Traditional Art Demonstration and Show

Jesse Christen

Jesse Christen

The South Dakota Art Museum is holding an Artist’s Reception on Friday, Oct. 3, from 4:30 to 7p.m. for the Links in a Chain: The Continuity of Tradition exhibit.

Links in a Chain features area artists who perform traditional folk art. The exhibit documents the Traditional Arts Program; eight master artists and twelve apprentices are showcased.

The reception is free and open to the public.

“I think the biggest thing about this [program] is that it doesn’t stop here, it continues,” says Norwegian woodcarving master Stan Fillingsness, describing the importance of continuing the tradition of folk art.

Live music and artists demonstrations are part of the event. Fiddlers Dwight Lamb and Bill Peterson will play a large repertoire of songs.

Lamb is a Missouri Valley-style fiddler from Onawa, Iowa. He grew up in a musical family; he started with the button accordion learning Danish songs from his grandfather. In the ’50s he listened to local fiddlers on the radio. He soon located his favorite fiddler, Bob Waltersin, who lived across the river in Decatur, Neb. Lamb still play’s Waltersin’s tunes and tells stories that accompany the music.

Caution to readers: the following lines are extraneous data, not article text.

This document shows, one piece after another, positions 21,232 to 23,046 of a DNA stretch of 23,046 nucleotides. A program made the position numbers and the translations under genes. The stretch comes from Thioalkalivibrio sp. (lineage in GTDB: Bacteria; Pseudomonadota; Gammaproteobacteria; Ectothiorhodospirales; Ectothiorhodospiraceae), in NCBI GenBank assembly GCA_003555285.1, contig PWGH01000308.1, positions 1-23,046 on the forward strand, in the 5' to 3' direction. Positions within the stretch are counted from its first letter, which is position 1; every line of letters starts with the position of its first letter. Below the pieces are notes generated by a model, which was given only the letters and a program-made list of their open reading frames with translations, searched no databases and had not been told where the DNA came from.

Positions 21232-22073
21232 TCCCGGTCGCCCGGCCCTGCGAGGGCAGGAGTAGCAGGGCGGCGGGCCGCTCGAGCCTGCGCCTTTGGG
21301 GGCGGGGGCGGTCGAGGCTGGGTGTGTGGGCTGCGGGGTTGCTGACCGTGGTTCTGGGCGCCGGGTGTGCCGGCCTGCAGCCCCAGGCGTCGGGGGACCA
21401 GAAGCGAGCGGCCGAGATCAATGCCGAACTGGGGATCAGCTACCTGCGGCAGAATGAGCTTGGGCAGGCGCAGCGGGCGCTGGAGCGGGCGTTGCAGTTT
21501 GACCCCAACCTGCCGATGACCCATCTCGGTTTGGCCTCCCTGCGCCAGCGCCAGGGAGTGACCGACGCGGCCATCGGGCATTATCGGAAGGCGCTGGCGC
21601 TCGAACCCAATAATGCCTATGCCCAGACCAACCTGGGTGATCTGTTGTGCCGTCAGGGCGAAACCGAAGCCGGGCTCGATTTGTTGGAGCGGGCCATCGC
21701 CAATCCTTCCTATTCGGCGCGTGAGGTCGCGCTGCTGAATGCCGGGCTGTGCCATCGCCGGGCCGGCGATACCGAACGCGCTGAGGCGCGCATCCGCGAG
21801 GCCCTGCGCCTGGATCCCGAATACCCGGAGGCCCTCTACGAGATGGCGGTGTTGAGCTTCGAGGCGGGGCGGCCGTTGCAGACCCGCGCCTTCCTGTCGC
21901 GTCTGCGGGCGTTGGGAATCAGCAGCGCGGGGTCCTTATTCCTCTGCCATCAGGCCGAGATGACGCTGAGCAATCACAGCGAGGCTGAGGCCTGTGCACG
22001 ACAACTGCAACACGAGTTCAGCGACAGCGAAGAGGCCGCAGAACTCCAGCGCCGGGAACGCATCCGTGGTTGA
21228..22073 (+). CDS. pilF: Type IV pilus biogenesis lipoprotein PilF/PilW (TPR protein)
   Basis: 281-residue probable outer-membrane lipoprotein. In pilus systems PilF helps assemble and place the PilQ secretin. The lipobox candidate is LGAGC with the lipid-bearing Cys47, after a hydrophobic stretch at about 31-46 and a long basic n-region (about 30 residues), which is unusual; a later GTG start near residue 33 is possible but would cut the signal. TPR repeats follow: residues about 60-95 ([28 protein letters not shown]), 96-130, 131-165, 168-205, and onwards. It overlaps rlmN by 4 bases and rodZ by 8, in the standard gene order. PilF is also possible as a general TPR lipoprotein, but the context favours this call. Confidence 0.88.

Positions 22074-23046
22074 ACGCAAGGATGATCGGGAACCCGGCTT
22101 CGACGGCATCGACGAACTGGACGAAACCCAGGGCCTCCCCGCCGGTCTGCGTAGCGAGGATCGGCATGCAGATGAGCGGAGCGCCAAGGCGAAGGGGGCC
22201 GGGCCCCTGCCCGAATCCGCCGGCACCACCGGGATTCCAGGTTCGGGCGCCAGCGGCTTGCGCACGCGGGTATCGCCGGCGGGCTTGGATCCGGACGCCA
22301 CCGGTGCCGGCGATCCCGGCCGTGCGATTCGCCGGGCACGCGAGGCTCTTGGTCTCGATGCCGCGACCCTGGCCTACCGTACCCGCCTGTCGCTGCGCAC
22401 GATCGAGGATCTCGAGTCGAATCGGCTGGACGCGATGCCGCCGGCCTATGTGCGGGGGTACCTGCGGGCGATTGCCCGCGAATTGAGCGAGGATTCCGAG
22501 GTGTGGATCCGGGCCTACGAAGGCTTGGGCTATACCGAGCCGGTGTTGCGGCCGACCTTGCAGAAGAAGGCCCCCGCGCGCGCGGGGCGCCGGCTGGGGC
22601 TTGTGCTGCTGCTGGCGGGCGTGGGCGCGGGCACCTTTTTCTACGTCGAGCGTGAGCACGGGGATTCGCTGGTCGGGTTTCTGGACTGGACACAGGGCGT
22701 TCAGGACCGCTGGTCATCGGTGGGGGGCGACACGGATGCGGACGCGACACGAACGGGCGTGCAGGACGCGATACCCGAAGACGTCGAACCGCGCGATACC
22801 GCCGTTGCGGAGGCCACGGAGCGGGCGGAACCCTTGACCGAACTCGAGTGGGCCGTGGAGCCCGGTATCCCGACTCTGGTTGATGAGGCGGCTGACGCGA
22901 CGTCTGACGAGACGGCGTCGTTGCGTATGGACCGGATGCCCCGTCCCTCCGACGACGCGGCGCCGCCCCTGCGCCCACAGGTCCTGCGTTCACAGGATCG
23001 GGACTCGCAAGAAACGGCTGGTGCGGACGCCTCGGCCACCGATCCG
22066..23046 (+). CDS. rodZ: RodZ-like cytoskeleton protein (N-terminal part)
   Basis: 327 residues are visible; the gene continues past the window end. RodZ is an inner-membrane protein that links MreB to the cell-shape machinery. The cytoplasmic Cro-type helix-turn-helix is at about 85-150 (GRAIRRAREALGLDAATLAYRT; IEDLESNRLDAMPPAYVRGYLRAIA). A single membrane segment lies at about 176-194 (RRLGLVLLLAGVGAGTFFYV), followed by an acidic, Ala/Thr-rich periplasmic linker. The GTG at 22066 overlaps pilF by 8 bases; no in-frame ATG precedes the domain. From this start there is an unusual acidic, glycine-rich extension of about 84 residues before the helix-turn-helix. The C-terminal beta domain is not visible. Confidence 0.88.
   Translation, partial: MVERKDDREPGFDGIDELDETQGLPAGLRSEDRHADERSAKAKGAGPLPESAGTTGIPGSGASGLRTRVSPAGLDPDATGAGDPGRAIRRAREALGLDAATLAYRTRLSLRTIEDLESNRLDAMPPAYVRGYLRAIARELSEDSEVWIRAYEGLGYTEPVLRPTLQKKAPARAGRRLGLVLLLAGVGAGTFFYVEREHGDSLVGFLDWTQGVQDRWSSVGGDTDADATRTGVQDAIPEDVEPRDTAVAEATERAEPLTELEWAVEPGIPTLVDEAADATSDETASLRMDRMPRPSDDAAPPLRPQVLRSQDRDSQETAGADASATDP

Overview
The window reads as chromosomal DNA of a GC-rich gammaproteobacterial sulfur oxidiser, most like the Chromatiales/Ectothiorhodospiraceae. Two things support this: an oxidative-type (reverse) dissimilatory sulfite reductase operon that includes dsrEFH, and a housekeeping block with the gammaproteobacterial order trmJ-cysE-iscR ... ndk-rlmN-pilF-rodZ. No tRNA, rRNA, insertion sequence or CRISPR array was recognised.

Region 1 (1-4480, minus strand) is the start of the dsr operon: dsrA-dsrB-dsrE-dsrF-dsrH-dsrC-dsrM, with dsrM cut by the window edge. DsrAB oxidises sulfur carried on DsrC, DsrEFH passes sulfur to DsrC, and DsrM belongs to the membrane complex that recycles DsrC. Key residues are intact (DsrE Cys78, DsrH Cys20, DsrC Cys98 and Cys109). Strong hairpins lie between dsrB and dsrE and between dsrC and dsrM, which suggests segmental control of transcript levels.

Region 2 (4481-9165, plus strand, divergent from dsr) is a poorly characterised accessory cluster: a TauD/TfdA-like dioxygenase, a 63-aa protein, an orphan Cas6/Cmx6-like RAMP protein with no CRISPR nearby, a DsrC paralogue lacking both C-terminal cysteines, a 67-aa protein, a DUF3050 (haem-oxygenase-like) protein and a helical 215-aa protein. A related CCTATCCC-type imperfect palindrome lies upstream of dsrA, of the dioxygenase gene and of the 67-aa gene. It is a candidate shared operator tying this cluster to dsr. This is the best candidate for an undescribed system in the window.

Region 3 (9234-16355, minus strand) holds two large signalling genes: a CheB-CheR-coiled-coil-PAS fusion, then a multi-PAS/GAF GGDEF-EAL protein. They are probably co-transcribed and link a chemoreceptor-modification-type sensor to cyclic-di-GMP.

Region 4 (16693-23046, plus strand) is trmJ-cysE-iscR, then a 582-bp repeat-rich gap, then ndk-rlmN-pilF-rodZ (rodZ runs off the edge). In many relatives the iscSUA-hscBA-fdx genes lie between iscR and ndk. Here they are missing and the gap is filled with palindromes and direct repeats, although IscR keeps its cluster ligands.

Bill Peterson is Lamb’s apprentice; he lives in Canton.

Tilda Lone Soldier St. Pierre and Dianne Fields will demonstrate traditional art. St. Pierre will show her Native American quill and beadwork skills while Fields will demonstrate nalbinding – a form of Norwegian rug weaving.

At the age of ten, St. Pierre learned beadwork from her mother’s aunt. She says when she started her craft she would have rather been playing outside. But now she appreciates her early education. Now she does not personally do quillwork; she says her dreams have not called her to do so. But she knows the technique and teaches it.

Quillwork consists of plucking a quill from a dead porcupine then conditioning it for sewing.

Diane Fields, who hails from Aberdeen, learned nalbinding from her grandmother while growing up in Minnesota. Toothbrush handles are used as sewing needles to create intricate designs in rugs. The art of nalbinding is hard work; Fields has spent as long two years on one rug.